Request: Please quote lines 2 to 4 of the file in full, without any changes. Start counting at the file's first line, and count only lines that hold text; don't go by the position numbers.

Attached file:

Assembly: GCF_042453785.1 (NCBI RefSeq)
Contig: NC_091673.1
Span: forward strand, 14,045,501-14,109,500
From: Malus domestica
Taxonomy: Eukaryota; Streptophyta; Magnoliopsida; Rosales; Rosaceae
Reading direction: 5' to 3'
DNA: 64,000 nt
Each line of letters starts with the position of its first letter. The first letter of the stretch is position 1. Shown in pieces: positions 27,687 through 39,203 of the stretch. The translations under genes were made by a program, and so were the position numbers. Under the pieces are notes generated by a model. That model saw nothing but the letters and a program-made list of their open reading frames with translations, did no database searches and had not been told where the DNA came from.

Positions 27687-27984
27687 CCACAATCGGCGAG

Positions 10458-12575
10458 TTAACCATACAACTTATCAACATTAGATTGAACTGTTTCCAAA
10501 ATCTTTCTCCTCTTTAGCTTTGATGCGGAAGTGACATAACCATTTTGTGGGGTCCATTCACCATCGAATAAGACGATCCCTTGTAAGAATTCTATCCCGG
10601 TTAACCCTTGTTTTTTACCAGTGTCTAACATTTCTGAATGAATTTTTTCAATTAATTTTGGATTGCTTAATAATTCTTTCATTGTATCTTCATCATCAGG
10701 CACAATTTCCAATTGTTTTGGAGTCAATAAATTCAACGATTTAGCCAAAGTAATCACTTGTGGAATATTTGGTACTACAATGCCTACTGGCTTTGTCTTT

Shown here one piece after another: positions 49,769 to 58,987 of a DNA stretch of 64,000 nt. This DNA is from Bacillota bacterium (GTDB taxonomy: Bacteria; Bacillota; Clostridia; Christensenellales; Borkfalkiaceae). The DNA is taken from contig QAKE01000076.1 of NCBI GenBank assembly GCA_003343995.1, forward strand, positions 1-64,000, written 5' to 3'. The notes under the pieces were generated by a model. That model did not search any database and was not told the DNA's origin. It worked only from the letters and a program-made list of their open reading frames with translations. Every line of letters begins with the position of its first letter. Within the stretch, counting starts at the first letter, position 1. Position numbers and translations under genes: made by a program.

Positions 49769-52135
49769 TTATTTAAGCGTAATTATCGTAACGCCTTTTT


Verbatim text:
Contig: NC_091673.1
Span: forward strand, 14,045,501-14,109,500
From: Malus domestica